In an ACLU victory, the Supreme Judicial Court (SJC) today struck down a state statute that criminalizes poverty by penalizing people for asking for money from vehicles on public roads.

“The Supreme Judicial Court has emphatically declared that laws which target people who ask for charity are unconstitutional and a violation of civil rights and civil liberties,” said Ruth Bourquin, senior and managing attorney at the ACLU of Massachusetts. “This ruling is timely, as a growing number of Massachusetts residents may need to rely on support from the public to make ends meet in the face of our current economic downturn. All law enforcement agencies and municipalities in the Commonwealth should take note: If efforts to harass or charge these individuals continue, the officers and the entities for which they work will be exposing themselves to liability.”

The ACLU of Massachusetts, with the firm McCarter & English, filed a lawsuit against the City of Fall River in March 2019, challenging the city’s use of the state statute. According to the lawsuit, the City of Fall River aggressively enforces the unconstitutional state law making it illegal for people to ask for money for their own support on public roads.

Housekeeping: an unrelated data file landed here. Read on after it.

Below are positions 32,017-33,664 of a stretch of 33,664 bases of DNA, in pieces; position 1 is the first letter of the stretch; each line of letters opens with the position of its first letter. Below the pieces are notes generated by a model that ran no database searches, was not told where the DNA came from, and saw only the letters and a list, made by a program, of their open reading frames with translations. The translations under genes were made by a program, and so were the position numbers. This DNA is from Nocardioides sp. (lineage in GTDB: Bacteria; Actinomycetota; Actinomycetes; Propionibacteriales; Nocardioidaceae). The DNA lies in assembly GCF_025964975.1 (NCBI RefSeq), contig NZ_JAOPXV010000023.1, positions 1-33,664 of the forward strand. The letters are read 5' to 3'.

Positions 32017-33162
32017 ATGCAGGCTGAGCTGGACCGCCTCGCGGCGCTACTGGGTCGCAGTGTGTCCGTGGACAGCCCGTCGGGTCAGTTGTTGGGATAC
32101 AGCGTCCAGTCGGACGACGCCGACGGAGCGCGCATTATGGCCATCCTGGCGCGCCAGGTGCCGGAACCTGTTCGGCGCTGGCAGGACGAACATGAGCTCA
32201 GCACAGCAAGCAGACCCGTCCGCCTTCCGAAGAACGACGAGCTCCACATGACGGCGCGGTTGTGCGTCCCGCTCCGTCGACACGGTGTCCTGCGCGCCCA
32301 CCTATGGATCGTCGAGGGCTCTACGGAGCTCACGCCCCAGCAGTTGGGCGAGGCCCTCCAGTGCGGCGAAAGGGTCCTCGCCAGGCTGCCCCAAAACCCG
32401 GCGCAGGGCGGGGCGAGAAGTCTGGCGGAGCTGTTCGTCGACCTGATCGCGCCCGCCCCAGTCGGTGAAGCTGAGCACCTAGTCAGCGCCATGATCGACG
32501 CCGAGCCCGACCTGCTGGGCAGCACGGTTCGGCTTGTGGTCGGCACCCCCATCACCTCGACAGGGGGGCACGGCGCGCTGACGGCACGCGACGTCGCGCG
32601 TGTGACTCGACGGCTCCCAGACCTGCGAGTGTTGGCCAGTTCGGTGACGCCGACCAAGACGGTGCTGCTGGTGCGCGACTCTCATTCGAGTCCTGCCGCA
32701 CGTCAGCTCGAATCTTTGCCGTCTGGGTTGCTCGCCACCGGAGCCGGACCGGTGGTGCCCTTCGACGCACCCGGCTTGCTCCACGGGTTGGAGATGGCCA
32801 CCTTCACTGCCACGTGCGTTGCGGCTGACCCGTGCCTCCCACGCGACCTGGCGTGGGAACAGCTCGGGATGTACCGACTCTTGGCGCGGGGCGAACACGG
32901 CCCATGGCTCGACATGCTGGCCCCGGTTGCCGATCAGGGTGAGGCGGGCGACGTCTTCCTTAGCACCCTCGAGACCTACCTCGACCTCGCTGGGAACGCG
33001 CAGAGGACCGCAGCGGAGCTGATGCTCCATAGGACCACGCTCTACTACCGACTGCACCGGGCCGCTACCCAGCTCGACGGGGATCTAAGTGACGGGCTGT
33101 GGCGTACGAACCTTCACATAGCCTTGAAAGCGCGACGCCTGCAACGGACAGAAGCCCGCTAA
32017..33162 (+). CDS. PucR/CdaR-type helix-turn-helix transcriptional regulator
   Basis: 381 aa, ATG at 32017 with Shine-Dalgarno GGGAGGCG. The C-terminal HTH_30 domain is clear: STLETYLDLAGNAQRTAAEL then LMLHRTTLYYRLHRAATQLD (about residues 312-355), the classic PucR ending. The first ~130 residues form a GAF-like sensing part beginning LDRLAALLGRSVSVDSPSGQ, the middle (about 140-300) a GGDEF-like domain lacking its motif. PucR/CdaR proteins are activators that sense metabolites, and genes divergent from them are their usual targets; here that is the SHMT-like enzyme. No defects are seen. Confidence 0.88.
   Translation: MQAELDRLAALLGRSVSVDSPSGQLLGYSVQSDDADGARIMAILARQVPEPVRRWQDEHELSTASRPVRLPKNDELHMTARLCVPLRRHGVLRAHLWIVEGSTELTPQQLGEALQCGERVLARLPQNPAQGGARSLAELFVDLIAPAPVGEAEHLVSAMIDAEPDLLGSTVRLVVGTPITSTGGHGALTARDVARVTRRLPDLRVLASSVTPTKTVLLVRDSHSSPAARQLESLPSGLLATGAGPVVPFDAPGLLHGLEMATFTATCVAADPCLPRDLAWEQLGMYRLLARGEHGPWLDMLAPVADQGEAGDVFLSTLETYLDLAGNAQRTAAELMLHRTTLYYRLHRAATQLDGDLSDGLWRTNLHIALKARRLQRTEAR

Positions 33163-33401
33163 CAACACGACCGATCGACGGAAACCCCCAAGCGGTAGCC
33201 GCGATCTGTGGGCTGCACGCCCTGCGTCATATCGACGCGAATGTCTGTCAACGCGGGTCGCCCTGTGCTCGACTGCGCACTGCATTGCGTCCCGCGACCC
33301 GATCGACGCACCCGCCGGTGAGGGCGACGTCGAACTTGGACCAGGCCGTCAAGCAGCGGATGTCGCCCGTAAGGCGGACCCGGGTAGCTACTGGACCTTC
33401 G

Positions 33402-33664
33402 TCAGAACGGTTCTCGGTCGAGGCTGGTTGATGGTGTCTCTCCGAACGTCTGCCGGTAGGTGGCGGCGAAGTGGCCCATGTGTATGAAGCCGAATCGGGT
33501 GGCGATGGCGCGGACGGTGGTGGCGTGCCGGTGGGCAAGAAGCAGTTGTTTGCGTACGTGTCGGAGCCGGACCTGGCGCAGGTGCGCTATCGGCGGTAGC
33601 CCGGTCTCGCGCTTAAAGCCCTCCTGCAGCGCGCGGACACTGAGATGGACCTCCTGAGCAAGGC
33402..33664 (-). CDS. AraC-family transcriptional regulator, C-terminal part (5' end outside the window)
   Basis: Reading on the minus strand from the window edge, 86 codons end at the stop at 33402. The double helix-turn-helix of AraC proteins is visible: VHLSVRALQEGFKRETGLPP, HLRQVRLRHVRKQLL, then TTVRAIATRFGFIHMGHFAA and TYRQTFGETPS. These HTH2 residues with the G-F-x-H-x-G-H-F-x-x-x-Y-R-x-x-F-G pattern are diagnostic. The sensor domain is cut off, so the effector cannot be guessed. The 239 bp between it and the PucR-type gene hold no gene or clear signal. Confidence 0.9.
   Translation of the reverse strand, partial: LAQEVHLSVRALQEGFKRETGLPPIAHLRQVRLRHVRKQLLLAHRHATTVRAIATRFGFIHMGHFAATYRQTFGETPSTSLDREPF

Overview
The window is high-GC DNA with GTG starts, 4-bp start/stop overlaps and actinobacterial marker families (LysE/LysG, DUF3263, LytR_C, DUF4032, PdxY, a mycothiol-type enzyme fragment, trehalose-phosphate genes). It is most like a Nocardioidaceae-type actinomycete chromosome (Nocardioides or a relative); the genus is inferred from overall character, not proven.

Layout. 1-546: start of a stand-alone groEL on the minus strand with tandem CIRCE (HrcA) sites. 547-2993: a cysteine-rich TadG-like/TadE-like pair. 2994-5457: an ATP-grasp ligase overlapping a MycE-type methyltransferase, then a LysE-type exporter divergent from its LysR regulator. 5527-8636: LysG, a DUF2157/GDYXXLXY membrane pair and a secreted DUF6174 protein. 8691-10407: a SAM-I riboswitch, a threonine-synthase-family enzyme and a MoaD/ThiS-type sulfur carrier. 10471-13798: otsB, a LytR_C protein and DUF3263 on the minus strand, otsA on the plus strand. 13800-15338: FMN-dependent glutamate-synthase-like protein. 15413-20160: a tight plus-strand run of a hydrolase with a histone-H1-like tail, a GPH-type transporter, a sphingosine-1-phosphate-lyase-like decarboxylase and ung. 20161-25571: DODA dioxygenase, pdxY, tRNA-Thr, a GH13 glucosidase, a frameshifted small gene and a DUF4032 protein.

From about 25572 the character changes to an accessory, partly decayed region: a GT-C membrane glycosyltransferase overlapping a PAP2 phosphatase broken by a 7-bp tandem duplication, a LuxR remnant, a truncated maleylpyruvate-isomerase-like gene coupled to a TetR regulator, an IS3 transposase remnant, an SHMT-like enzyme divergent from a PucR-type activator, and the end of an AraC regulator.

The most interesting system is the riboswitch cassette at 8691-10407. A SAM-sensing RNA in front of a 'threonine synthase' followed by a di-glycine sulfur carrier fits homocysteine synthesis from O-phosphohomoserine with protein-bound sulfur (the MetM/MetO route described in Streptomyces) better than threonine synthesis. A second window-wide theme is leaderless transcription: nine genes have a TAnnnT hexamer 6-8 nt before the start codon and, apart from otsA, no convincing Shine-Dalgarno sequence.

During 2018 and into 2019, members of the Fall River Police Department filed more than 150 criminal complaints against some of the city’s most vulnerable residents. The ACLU lawsuit was filed on behalf of the Massachusetts Coalition for the Homeless and two Fall River residents experiencing homelessness; John Correira and Joseph Treeful have been repeatedly targeted for standing by the side of roads with signs and accepting donations from nearby drivers.

The Massachusetts statute exempts selling newspapers or, with a permit, other items. It also exempts requests for charity made by nonprofit organizations. The ACLU argued these requests for help are constitutionally-protected, and that its enforcement—and enforcement of similar statutes or ordinances—is therefore unlawful. In its new ruling, the SJC concluded that the state statute is unconstitutional because it is a content-based regulation of protected speech. 

The ACLU of Massachusetts previously challenged a similar statute, two Worcester ordinances, and a related Lowell ordinance. In 1997, the SJC declared the state statute unconstitutional. In 2015, two federal judges sided with the ACLU and struck down the Worcester and Lowell ordinances.

For more information about Massachusetts Coalition for the Homeless v. Fall River, go to: